Loss-of-function mutations of the proto-oncogene c-Myb demonstrate its essential role during hematopoietic development.5–7 In addition, a co-activator recruited by c-Myb, p300, is required for differentiation of multiple hematopoietic cell types.8, 9 However, HSCs in which c-Myb has selectively lost the ability to interact with p300 exhibit augmented steady-state HSCs and enhanced HSC function. This selective disruption is characteristic of a particular mutant allele of c-Myb (Met303->Val, isolated by chemically induced mutagenesis).10 Competitive transplantation assays using bone marrow from these homozygous mutant animals revealed a 5–10 fold elevation in HSC frequency, which was consistent with the increase in HSC pool size as measured by cell surface phenotype. In this and other studies described in the following sections, the lineage-negative, Sca-1 positive, and c-Kit positive (LSK) population serves as a surrogate measure of the HSC pool, as this population is highly enriched in HSCs.11 Analysis of LSK cells from the Met303->Val c-Myb mutant revealed roughly twice as many of these cells in the S/G2/M phase of the cell cycle relative to wild-type. Despite the increase in proliferation within the LSK pool, the c-Myb mutant had functionally overabundant HSCs as revealed through 3 rounds of serial transplantation, suggesting that the increased number of cycling cells has no negative consequences on HSC function.10 This example, like that of Hoxb4 over-expression12, also illustrates that an increase in HSC pool size can be maintained without necessarily resulting in leukemia.
An interesting contrast is exemplified by the Ets-domain protein MEF/Elf-4 which has been implicated in M2/M3 acute myelogenous leukemia (AML).13, 14 Constitutive loss of Elf4 results in an increase in the phenotypic long-term (LT)-HSC (here defined as LSK/CD34−/Flt-3−) with some key differences with respect to proliferation. Elf4 knockout cells out-compete wild-type cells in transplantation assays and knockout animals recover faster than wild-type mice from myelo-ablation.15 However, in contrast to the c-Myb mutant described above, steady-state or cytokine-stimulated Elf4-null HSCs exhibit a reduction in S/G2/M cells, reduced BrdU uptake, and a resistance to enter the cell cycle upon cytokine stimulation. Despite this cell-cycle perturbation within the HSC pool, Elf4 knockout animals apparently maintain normal bone marrow cellularity. These examples illustrate that the loss of transcriptional regulators or their interaction with co-activators can lead to coordinately enhanced HSC number and function. Importantly, enhanced HSC pool size and function can be achieved in conjunction with enhanced or reduced proliferation within the HSC pool, suggesting there are multiple mechanisms by which HSC numbers are normally suppressed.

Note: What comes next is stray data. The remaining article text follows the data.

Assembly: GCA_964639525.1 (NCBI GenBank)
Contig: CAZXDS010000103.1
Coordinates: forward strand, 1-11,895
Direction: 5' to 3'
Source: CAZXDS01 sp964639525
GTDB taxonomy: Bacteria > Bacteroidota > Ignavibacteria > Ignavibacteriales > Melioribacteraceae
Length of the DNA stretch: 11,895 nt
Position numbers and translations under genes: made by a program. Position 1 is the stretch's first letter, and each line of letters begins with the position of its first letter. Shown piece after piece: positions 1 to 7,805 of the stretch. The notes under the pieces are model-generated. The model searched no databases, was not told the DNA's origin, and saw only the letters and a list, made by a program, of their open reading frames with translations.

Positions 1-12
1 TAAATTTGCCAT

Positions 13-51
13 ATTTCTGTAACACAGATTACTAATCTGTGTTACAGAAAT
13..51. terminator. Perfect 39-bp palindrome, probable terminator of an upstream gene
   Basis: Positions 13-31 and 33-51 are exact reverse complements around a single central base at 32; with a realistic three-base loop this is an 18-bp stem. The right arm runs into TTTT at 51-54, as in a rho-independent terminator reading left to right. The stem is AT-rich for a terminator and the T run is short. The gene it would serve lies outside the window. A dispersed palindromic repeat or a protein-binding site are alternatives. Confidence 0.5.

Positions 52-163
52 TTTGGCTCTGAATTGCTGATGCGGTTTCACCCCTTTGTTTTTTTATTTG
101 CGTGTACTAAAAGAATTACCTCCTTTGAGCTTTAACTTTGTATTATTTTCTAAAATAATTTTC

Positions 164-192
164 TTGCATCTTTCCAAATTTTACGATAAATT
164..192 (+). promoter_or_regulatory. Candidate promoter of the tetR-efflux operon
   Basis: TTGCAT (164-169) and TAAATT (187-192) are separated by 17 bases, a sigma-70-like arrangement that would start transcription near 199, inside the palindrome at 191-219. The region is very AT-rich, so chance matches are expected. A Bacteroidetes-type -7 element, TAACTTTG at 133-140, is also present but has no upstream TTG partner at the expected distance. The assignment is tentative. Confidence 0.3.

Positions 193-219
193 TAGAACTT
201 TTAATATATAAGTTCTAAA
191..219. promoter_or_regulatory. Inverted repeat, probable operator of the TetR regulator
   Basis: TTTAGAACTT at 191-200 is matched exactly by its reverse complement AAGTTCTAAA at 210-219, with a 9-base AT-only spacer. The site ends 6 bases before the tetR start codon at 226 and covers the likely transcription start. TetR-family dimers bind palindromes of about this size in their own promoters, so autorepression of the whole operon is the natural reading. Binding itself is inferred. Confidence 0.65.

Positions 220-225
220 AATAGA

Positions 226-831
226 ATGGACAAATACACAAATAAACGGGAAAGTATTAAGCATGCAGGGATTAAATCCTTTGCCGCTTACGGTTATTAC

Considering that the ability to maintain a quiescent state is an important characteristic of HSCs, a more intuitive response to deregulated proliferation might be the loss of HSC function, which is a common phenotype in many of the knockout models analyzed to date. The Gfi1 gene knockout was one of the first targeted mutants to exhibit the combination of an increase in cycling HSCs at the expense of HSC function.16, 17 Gfi1 was identified as a proto-oncogene activated by proviral insertion in a mouse model of T cell lymphoma.18 Although bone marrow HSC numbers were slightly increased in one study16 and decreased in another,17 both Gfi1 knockout models exhibited an increase in cycling cells within the HSC pool, a large decrease in expression of the cyclin-dependent kinase inhibitor p21, and profoundly reduced HSC function in transplantation experiments. Thus, under normal homeostasis, Gfi1 is thought to suppress the proliferation of HSCs thereby preventing their depletion.